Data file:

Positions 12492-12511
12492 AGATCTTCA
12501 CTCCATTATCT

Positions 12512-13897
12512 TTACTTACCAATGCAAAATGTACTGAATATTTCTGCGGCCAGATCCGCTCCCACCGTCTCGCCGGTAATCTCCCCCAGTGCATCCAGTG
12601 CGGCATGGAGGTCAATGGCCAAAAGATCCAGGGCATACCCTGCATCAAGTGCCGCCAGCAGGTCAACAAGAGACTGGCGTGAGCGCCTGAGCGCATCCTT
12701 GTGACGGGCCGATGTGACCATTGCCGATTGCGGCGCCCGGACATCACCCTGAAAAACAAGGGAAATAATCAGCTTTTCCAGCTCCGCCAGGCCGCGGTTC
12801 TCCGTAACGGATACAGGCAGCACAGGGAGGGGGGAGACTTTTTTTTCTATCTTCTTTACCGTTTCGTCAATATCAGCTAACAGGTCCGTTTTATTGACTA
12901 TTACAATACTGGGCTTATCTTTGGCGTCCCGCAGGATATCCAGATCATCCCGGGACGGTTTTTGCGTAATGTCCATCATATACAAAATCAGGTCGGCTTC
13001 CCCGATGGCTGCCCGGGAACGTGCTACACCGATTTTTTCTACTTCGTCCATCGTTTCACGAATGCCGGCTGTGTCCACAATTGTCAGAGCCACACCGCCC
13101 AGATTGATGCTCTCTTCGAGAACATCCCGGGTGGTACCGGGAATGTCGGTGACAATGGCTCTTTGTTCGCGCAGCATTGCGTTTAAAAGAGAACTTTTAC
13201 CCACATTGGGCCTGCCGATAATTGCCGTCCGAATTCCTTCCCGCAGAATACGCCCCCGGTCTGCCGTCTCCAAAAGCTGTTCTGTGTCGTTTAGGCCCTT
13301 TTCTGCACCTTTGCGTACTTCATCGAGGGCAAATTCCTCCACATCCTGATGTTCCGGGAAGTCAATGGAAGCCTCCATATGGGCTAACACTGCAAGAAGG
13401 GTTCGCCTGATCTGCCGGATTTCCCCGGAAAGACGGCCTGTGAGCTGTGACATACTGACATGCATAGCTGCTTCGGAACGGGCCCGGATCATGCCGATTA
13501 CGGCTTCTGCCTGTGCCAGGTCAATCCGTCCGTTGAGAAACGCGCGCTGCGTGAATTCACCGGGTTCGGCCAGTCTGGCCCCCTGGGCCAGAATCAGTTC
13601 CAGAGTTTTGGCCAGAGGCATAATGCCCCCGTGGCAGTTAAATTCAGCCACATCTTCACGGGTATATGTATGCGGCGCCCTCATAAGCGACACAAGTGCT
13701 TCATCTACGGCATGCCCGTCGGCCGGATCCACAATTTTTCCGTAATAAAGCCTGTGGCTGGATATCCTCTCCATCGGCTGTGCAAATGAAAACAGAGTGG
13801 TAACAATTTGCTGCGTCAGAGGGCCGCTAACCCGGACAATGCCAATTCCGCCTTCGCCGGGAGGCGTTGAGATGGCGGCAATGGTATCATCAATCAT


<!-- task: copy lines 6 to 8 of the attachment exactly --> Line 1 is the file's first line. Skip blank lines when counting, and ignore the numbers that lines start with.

12601 CGGCATGGAGGTCAATGGCCAAAAGATCCAGGGCATACCCTGCATCAAGTGCCGCCAGCAGGTCAACAAGAGACTGGCGTGAGCGCCTGAGCGCATCCTT
12701 GTGACGGGCCGATGTGACCATTGCCGATTGCGGCGCCCGGACATCACCCTGAAAAACAAGGGAAATAATCAGCTTTTCCAGCTCCGCCAGGCCGCGGTTC
12801 TCCGTAACGGATACAGGCAGCACAGGGAGGGGGGAGACTTTTTTTTCTATCTTCTTTACCGTTTCGTCAATATCAGCTAACAGGTCCGTTTTATTGACTA